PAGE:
According to the American Cancer Society, radon is, “a colorless, odorless, radioactive gas that forms naturally from the decay of radioactive elements, such as uranium, which are found in different amounts in soil and rock throughout the world. Radon gas in the soil and rock can move into the air and into underground water and surface water.”
Exposure to radon generally occurs when one is indoors. Radon levels are usually highest in the basement or crawl space because the amount that one is exposed to depends on the makeup of the rock and soil in the area. Furthermore, radon levels vary greatly in different parts of the United States, as well as within neighborhoods. Moreover, elevated radon levels have been found in every state.
While cigarette smoking is by far the most common cause of lung cancer, being exposed to radon for a long period of time is the second leading source. In fact, scientists estimate that approximately 20,000 people die each year as a result of exposure to elevated levels of radon. This is due to the fact that radon breaks down into tiny radioactive elements. These particles can lodge in the lining of your lungs, where they give off radiation. This radiation, in turn, can damage the lung cells and, over the course of time, lead to lung cancer.
While no level of radon exposure is considered completely safe, the EPA recommends that some sort of radon remediation be done in your home if the level average 4 picocuries per liter (pCI/L) or higher. A pCI is the measure of the rate of radioactive decay of radon gas or the tiny particles that can get trapped in your lungs when you breathe.
There are do-it-yourself kits available in most home improvement stores or you can call to have professional testing done. Licensed testers are usually hired when an over the counter test shows high levels and/or a home is listed for sale and either the seller or the buyer want to ensure there are no problems with the property prior to the deal being final.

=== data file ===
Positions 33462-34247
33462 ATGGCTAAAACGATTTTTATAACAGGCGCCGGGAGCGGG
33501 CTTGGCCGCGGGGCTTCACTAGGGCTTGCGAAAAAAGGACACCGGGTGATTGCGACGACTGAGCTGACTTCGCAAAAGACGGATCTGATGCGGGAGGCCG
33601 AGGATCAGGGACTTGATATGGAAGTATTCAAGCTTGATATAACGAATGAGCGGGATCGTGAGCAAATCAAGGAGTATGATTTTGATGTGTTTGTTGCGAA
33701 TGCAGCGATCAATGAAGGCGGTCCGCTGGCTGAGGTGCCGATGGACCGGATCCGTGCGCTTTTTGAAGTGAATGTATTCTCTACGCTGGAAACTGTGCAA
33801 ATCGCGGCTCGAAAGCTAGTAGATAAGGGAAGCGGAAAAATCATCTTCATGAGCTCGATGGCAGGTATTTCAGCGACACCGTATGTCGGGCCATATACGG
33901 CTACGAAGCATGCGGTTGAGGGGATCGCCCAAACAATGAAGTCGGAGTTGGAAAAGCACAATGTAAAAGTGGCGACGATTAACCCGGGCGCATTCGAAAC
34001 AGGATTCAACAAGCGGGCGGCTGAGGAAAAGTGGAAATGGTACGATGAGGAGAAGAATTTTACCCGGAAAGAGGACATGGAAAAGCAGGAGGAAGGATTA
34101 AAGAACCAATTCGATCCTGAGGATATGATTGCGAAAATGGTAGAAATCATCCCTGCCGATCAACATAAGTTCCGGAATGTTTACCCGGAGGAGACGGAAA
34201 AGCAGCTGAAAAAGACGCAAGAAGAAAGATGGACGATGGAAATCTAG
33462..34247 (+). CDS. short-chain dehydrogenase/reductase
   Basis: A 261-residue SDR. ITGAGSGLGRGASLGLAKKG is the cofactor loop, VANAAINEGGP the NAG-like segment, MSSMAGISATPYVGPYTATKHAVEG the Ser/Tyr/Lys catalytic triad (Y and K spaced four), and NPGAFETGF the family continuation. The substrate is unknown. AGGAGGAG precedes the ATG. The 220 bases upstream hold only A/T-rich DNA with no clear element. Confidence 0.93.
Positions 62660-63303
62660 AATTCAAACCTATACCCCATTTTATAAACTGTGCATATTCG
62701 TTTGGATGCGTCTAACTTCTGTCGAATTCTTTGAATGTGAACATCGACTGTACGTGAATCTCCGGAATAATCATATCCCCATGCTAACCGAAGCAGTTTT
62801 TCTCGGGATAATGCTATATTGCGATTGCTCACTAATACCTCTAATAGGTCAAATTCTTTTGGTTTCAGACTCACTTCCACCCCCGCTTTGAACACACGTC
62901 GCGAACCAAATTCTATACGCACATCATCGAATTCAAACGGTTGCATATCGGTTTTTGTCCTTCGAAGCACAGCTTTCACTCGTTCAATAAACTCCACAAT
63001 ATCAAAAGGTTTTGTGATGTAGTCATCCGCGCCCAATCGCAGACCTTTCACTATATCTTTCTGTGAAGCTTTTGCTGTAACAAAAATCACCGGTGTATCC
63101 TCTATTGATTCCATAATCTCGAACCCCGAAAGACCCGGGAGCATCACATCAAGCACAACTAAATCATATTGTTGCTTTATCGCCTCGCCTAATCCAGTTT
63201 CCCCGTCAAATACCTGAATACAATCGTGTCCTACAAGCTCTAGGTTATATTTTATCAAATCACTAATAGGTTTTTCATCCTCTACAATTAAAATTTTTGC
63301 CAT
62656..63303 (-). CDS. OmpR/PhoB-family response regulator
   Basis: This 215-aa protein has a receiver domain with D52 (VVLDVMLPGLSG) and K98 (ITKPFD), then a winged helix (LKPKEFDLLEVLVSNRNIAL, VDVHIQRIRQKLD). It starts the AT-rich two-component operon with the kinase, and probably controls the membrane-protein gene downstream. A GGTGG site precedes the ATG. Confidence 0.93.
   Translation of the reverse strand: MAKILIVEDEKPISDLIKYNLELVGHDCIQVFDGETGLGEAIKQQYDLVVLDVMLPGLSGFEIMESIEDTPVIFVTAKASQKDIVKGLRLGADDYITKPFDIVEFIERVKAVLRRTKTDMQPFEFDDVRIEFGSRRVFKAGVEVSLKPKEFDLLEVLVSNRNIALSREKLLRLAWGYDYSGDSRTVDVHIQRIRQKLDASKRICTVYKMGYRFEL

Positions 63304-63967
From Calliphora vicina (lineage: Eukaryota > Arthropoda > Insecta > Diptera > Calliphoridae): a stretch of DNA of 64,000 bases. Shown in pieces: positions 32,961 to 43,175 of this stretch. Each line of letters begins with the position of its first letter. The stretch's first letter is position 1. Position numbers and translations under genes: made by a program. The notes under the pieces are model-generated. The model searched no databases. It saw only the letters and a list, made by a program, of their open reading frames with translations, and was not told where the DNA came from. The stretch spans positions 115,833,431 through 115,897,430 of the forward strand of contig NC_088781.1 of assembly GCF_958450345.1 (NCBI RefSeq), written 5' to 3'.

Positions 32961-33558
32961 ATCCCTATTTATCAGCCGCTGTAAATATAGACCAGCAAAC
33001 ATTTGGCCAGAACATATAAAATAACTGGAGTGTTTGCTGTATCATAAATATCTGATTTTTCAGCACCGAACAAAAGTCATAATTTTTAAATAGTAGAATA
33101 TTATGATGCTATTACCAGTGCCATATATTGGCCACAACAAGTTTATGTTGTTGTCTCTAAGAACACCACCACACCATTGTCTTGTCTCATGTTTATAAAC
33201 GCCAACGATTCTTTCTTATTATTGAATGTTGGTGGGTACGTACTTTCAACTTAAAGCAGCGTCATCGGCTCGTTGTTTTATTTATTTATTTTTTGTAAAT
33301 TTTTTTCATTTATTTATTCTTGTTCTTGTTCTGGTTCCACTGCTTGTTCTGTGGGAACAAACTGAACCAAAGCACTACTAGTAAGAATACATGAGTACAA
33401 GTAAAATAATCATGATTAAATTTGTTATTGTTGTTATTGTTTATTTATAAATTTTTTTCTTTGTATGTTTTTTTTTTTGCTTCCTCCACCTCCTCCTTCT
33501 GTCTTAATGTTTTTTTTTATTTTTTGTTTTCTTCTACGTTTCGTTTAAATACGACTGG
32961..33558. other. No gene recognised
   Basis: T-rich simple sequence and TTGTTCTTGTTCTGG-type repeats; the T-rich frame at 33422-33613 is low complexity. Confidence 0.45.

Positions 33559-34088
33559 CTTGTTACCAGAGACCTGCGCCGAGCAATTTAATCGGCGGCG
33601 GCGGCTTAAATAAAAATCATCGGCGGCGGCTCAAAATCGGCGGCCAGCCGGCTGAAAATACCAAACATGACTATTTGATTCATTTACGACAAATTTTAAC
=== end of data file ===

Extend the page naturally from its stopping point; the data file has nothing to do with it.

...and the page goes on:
Radon mitigation covers any actions taken in order to reduce the amount of radon gas concentrations that are found in the breathing zones of homes and buildings, as well as removal of radon from water supplies. Reduction of radon in the air is usually accomplished through ventilation or by increasing the number of air changes that occur per hour in a building. Aeration and activated charcoal are available to remove radon from domestic water supplies.
The American Cancer society offers a variety of suggestions in order to reduce radon gas levels in your home. They include sealing cracks in your floors and walls and increasing ventilation through sub-slab depressurization through the use of pipes and fans. Furthermore, the EPA recommends using a state or nationally certified contractor to install a radon reduction system because lowering high radon levels requires technical expertise and special skills. The two agencies have come together in order to set the standard for participants seeking certification.